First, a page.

Ederik Schneider Online

Life is a Highway

Life is a Highway
Source: Haiku Deck

Saturday, August 18, 2012

The Film Archives: Ron Paul on the Principles of the Libertarian Party in 1988


Source: The Film Archives- U.S. Representative Ron Paul, R, Texas-
Source: The Film Archives: Ron Paul on The Principles of The Libertarian Party in 1988

The Ron Paul of 1988 is the Ron Paul of 2012 when it comes to his principles. Whether you agree with Representative Paul or not and I tend to agree with him when it comes to issues with the national debt, budget deficit and social issues, at least you know where he is on the issues. The closest thing that the so-called Left from Center-Left where I am, to Far-Left where Democratic Socialists and Social Democrats in America would be, is Democratic Socialist Senator Bernie Sanders. The only Independent member of Congress. And the only self-described Democratic Socialist member of Congress. But certainly not the only Democratic Socialist in Congress. Especially in the House if you look at how some self-described so-called Progressive Democrats talk and vote.

Someone like a Ron Paul a hard-core classical Libertarian, who is actually fairly Far-Right on economic policy and libertarian on social issues, but not completely anti-government there at least when it comes to people hurting innocent people, could never get elected President of the United States. At least not in the near future. Because even though Americans now tend to agree with Paul on social issues, they like Social Security, Medicare, a public safety net for people who truly need it.  But that is what makes Paul so principled, because I believe he knows these things, but he doesn't see politics as a popularity contest. And believes in his own views so much that he's willing to speak out in favor of what he's in favor of and what he's against. Even if no one else agrees with him.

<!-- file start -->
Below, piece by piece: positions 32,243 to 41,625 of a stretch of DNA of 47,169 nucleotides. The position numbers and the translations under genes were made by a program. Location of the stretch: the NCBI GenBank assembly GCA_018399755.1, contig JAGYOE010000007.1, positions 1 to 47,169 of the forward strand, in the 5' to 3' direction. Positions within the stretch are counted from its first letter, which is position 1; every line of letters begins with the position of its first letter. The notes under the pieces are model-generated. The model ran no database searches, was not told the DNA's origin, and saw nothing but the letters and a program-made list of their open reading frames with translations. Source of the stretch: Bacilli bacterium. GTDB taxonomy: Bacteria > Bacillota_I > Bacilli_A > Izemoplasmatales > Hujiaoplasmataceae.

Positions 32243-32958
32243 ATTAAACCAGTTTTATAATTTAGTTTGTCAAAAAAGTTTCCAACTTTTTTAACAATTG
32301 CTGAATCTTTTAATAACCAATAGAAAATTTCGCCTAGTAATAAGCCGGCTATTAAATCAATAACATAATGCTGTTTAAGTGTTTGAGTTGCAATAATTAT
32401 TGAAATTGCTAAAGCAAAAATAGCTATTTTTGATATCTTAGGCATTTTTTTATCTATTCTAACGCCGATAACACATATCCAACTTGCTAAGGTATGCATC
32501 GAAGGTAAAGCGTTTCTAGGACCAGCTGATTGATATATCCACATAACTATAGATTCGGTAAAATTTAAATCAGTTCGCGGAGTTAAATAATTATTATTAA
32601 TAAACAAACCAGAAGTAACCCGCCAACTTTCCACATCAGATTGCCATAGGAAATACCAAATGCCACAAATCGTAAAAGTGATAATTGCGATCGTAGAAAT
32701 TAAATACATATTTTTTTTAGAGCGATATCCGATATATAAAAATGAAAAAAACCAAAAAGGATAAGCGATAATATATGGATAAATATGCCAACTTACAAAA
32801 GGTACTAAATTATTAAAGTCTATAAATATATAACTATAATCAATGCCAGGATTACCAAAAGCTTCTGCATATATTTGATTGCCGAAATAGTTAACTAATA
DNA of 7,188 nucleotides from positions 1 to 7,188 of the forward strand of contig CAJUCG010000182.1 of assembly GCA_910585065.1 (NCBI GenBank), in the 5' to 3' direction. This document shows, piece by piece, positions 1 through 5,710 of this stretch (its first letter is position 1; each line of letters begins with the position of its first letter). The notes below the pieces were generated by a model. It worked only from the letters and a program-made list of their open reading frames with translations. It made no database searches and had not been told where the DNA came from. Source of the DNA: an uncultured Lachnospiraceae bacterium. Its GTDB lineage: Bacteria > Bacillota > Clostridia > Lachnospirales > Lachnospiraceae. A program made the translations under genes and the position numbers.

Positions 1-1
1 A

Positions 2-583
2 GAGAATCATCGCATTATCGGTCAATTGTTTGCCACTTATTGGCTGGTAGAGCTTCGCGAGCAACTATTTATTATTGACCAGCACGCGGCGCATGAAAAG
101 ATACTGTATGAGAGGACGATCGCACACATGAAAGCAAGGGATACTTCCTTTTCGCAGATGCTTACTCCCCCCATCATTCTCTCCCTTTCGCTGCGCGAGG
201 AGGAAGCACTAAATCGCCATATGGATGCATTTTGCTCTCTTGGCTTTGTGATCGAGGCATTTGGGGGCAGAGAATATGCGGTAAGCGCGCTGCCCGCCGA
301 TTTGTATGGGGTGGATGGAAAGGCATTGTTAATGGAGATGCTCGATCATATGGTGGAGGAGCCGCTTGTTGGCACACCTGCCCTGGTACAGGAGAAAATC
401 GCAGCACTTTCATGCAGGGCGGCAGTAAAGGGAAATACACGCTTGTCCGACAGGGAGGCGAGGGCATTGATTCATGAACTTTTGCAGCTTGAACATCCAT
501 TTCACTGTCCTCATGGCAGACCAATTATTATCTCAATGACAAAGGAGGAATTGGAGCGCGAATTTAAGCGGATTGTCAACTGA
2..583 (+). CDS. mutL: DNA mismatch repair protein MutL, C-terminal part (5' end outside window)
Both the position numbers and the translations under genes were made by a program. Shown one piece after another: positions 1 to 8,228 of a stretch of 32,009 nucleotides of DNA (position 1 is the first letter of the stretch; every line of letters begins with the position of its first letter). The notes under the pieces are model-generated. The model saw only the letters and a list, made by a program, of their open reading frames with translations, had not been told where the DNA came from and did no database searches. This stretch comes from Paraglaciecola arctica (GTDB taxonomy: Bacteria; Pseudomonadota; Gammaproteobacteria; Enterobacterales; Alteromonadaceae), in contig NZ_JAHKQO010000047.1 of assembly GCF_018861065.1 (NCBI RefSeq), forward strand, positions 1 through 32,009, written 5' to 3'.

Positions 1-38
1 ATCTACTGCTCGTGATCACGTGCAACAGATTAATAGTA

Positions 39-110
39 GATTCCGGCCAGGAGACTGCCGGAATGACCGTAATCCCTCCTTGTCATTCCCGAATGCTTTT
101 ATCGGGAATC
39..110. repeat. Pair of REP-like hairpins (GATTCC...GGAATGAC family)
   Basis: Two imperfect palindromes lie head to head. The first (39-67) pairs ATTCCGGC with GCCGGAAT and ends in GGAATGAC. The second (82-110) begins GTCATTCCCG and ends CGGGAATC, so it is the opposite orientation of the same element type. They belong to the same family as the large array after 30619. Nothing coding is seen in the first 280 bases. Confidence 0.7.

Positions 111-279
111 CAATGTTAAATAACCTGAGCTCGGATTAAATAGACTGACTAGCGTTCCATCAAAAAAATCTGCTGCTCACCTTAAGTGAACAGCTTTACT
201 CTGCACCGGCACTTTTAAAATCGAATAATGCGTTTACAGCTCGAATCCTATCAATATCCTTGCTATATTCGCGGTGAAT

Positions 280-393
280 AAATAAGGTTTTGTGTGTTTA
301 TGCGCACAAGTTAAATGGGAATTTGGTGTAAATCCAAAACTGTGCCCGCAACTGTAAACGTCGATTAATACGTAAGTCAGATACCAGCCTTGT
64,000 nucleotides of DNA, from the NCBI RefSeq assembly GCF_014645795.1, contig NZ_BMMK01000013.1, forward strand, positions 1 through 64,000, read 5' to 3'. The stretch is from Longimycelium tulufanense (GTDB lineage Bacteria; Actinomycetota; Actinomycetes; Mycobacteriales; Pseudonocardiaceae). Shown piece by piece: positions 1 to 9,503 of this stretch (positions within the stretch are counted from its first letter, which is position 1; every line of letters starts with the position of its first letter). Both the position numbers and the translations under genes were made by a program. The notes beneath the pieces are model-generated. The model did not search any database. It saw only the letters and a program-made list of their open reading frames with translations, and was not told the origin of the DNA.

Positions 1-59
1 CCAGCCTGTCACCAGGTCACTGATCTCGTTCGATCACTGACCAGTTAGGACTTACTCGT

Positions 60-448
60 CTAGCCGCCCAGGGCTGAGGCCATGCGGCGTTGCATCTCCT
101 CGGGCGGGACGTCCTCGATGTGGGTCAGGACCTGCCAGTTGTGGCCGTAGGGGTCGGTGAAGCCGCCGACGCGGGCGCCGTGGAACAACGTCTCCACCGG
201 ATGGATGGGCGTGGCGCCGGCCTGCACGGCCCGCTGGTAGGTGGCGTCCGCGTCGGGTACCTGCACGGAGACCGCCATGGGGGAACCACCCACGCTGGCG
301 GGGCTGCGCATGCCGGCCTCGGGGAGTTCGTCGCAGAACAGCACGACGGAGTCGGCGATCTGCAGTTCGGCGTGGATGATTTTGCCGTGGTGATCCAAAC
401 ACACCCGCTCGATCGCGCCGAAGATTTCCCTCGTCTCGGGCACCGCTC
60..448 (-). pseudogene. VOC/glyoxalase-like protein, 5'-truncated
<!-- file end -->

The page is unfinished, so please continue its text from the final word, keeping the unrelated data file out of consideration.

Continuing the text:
There's a lot to respect about people who are willing to continue to fight losing battles. Equal rights for all Americans was certainly not popular in the 1940s and 1950s. And yet that is where you see the American civil rights movement get started and about twenty-years later we get the Civil Rights Act, the Voting Rights Act and a few years after that the 1968 Fair Housing Law. Where those laws don't pass without a lot of support from Congressional Republicans in both the House and Senate. Just because something, or someone might seem unpopular at the time, doesn't mean it isn't worth fighting for. Which is what I believe Ron Paul supporters and other hard-right Libertarians should be thinking as they move forward.